Dec 18, 2013, 12:15 PM EST
Following Andre Villas-Boas‘ being sacked as Tottenham Hotspur boss on Monday, many are throwing potential replacements into the hat as Spurs search for a new boss.
But what about the guy they’ve put in charge on an interim basis, Tim Sherwood?
For those we haven’t heard of him, no, he’s not got anything to do with Robin Hood or that famous forest… But he was a bloody good midfielder who led Blackburn Rovers to the Premier League title in the 1994-95 season and his traits of gritty determination, leadership and appreciation for organization has spilled over to his coaching career.
Now Sherwood has been handed the chance to show what he can do for Spurs, as he takes charge of Tottenham for their League Cup quarterfinal against West Ham on Wednesday. It is thought chairman Daniel Levy has faith in Sherwood and likes the fact that he’s not only played for Spurs but captained them and worked with the youth and reserve sides as a coach.
Remember at Barcelona when Pep Guardiola took over? He was a young coach who had previously played for Barca as a holding midfielder. Could Sherwood become Spurs’ Guardiola? It’s far too early to start that talk but everyone has to start somewhere.
If he wants the job on a permanent basis, here’s five things he can do to help himself out:
1. Get the players laughing
Spurs have had two catastrophic defeats in recent weeks, so getting his squad to have a giggle and lighten the mood will be key. It’s a tense situation as the players and Sherwood himself are in limbo. This is a chance for him to prove himself but also to gain the respect of the players. Sometimes that comes from being able to connect with them on a human basis, something AVB was criticized for not doing enough. Sherwood has been around this side for a long time as a coach, now it’s his time to lead them for how ever many games. Put on a show and smile.
2. Instill his philosophy
Having got my UEFA B coaching badge, one of the things you’re always told to remember as a coach is that your own philosophy is paramount. If you don’t know how you want your team to play, then how the hell are they going to know? Sherwood has to set out his stall accordingly and set Spurs up the way he wants. I’d hazard a guess that he’ll play two up front and play attacking soccer that he used to be the lynchpin of as a holding midfielder during Blackburn Rovers’ heyday. Spurs fans will like that.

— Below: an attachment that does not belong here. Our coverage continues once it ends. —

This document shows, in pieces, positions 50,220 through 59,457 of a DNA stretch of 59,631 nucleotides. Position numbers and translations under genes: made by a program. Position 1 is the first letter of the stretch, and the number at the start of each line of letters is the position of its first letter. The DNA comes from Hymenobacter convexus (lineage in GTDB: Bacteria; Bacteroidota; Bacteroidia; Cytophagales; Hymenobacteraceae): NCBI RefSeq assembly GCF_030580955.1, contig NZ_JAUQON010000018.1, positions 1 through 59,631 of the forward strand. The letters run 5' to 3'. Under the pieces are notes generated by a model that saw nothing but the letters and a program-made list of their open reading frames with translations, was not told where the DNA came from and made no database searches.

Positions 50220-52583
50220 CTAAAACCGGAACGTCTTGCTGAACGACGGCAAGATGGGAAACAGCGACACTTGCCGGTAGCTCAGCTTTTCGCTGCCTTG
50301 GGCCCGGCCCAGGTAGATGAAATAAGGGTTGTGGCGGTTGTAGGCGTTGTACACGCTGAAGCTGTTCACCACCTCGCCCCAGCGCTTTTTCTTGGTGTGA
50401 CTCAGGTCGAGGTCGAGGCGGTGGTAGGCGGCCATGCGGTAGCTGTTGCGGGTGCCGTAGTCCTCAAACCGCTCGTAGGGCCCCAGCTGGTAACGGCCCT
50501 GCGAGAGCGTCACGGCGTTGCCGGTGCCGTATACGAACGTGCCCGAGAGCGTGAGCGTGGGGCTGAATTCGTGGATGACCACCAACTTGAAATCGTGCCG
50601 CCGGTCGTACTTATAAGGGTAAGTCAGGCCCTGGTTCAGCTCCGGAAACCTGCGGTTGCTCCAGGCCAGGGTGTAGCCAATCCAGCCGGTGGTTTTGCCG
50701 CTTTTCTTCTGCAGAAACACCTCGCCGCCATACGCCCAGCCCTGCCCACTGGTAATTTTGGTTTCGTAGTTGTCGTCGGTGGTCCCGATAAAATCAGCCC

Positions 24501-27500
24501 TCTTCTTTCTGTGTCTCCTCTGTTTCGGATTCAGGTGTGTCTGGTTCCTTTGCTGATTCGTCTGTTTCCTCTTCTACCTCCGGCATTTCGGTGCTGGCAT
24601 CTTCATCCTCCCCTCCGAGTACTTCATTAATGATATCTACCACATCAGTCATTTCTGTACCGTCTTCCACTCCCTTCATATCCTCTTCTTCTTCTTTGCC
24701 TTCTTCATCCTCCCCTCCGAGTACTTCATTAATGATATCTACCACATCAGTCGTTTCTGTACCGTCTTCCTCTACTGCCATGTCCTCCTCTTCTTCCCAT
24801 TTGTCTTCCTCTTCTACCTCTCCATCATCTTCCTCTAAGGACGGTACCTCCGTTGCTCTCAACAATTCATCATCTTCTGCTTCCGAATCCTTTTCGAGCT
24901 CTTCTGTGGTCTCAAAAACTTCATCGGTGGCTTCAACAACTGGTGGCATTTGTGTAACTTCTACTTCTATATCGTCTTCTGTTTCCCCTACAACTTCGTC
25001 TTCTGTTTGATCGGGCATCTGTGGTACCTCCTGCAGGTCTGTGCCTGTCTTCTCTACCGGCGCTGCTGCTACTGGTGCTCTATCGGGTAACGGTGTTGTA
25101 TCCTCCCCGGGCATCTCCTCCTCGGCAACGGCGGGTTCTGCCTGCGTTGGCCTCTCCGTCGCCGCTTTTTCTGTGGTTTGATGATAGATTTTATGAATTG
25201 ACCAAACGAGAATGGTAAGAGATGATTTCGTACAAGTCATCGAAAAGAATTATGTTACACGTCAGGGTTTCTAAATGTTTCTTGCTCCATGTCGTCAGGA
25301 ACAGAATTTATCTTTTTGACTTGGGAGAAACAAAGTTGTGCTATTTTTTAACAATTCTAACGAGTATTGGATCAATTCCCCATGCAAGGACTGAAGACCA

3. Provide a clean slate
Perhaps the easiest thing Sherwood can do is push the door open for those players who’ve been on the fringes or cast aside by AVB. One such player is Emmanuel Adebayor who fell out with the previous manager but has shown everyone that he’s capable of scoring goals in the Premier League in the past. That’s something Spurs need, so Sherwood handing Adebayor an olive branch already is a smart move.
4. Be brave
As we mentioned about his philosophy, Sherwood must stick to what he knows best and be ruthless in what he wants from his side. As an interim boss he will have plenty of other coaches and even directors whispering ideas in his ear, but he has been handed the reigns so he should stay strong and trust his instincts. The interim bosses who generally do well are those that are relaxed but let the players known, ‘this is how we’re going to play.’
The most simple formula for being handed the job permanently, but obviously the most difficult of the five steps. Sherwood has the chance to take Spurs to a League Cup semifinal if they beat West Ham in a London derby, that’s a challenge he will relish and just the type of game he used to thrive in as a player. His players will be hurting after the heavy defeat to Liverpool, so expect a response. If Sherwood lasts until the Southampton game on Sunday, that’s another big game for Spurs to show what they’re made of as they make the tricky yet winnable trip down to St. Mary’s. Good luck Tim, you’ve got nothing to lose and everything to gain…
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